Phone-a-friend: Nats' Capps heeds ex-mates' advice
New Washington Nationals closer Matt Capps picked a new team the way some folks might choose a restaurant, accountant or auto mechanic. He listened to recommendations from his friends.
Shortly after the Pittsburgh Pirates, the only team the burly right-hander had ever known, chose not to offer him a contract in December, Capps' cell phone started buzzing. A hard sell followed, in the form of text messages and wireless calls from former Steel City teammates-turned-Nats Nyjer Morgan and Sean Burnett, who helped sway the 26-year-old Capps Washington's way.
Capps' choice came down to the Chicago Cubs and Nationals. The Cubs, reinforcing their bullpen for a run at the NL Central title, wanted him to set up for closer Carlos Marmol. Washington, needing a steady ninth-inning arm to replace released closer Mike MacDougal, offered a meatier role.
``Burny and Nyjer, they gave me the insight on what it was like around here and how the guys were,'' Capps said. ``That plays a factor. You want to go to somewhere where you're comfortable, you have fun playing and you have fun coming to the park every day.''
But the phone-a-friend option meant weighing other variables.
Supporting role or setting up? Rejoin Morgan and Burnett in Washington, or reunite with ex-Pirates pitchers John Grabow and Tom Gorzelanny in Chicago? A rebuilding team coming off successive 100-loss seasons or playing for a contender?
``The toughest part is you're trying to sell him to a team that lost a hundred games,'' said Burnett, who came to Washington with Morgan in a June trade with the Pirates. ``Coming from Pittsburgh, where you lose so many games every year, to finally be free and get to go to somewhere you want, why would you choose to go to the one place that might be worse?
``I tried to tell him we were making changes. It's a whole different atmosphere, it's a positive outlook and you can see the light at the end of the tunnel.''
Morgan pointed out that playing in the NL East could get Capps' competitive juices flowing and that the Nationals' divisional schedule would frequently take the right-hander to his hometown of Douglasville, Ga., near Atlanta.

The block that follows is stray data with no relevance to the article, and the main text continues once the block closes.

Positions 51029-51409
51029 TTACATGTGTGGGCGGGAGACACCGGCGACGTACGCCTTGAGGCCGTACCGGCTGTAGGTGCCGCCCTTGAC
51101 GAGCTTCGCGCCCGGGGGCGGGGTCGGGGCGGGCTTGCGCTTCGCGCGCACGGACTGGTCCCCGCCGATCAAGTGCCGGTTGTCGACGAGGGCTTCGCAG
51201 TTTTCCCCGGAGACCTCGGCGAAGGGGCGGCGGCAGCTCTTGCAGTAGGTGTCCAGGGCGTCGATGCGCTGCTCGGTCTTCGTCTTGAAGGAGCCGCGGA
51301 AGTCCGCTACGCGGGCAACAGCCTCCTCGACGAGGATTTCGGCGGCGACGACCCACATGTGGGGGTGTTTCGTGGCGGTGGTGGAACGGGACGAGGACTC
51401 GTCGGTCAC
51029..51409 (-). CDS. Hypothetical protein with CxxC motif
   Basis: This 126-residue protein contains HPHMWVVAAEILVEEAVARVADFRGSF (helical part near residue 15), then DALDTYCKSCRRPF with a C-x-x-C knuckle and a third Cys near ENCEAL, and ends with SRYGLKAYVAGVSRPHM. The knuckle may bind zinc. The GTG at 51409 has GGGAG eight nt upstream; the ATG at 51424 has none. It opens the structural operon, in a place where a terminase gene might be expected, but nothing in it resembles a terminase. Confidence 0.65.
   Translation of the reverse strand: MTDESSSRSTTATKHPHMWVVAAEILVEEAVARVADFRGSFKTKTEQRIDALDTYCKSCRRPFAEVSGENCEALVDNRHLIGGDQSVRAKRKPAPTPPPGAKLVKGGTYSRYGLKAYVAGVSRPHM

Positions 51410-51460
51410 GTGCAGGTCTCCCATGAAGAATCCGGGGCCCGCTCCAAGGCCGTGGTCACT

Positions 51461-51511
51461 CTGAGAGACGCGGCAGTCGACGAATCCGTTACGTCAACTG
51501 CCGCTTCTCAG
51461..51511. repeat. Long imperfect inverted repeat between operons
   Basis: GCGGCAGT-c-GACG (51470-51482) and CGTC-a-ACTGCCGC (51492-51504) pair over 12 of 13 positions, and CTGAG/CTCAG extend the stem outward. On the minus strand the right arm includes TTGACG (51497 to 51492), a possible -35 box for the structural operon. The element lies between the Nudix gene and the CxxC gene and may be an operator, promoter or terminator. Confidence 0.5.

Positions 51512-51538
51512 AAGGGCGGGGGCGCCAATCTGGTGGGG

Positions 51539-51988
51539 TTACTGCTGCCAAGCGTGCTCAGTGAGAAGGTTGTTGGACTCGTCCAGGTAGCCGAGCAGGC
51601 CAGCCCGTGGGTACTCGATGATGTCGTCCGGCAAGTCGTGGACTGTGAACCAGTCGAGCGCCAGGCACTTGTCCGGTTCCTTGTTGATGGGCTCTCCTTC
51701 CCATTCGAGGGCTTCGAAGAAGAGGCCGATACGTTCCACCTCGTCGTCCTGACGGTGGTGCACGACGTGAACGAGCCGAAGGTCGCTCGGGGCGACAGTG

``He's a workhorse. He's going to battle with you every day and he isn't going to take a night off,'' Morgan said. ``He's coming to work every day and he's got a bulldog mentality. He's going to come right at you and he's going to throw strikes. ... He's going to understand what it's going to take to get that 27th out.''
The one-year, $3,5 million pact agreed to on Christmas Eve also affords Capps a chance to redeem himself after a couple of tough seasons in Pittsburgh.
A promising 2008 campaign was interrupted by right arm soreness and a two-month stay on the disabled list, though Capps still managed to save 21 of 26 games. Last year, he lost the zip on his fastball, battled elbow discomfort and converted 27 of 32 save opportunities despite a career-worst 5.80 ERA - more than two runs a game higher than his career average.
``I left a lot of pitches up. I felt like I tried to rely on my breaking ball and my changeup a lot more than I had in the past,'' Capps said. ``I went away from what got me to the point I was at. Being my first year coming off an injury, there was a lot of doubts and questions in my mind. I went out and proved to myself that I was healthy. It was just statistically a bad year for me.''
So far this spring, his fastball has returned, much to the relief of Nationals manager Jim Riggleman.
``He has a history of being in that role and he's throwing the ball nice and free and easy here. He throws strikes. ... I'm just real glad he's on board,'' Riggleman said.
Capps feels like he made the right choice because being with Washington gives him the opportunity to return to a familiar role for a team he thinks is on an upswing.
``With the moves we made here, I don't see why this team can't be in consideration for the playoffs. You got a future Hall of Famer (Ivan Rodriguez) behind the plate, you go out and get a guy like (Jason) Marquis, you bring in some guys to help out in the bullpen,'' Capps said. ``With the offense they had last year, which was already good, I don't see why this team can't be talked about.''
NOTES: Washington general manager Mike Rizzo said RHP Stephen Strasburg, the No. 1 pick in June's draft, would make his first exhibition start on March 9 against Detroit at Space Coast Stadium and will pitch every fifth day, regardless of where the game was to be played. ... RHP Livan Hernandez rejoined the Nationals for a third time, signing a minor league contract with an invitation to spring training Wednesday. Hernandez will compete for a spot in the rotation.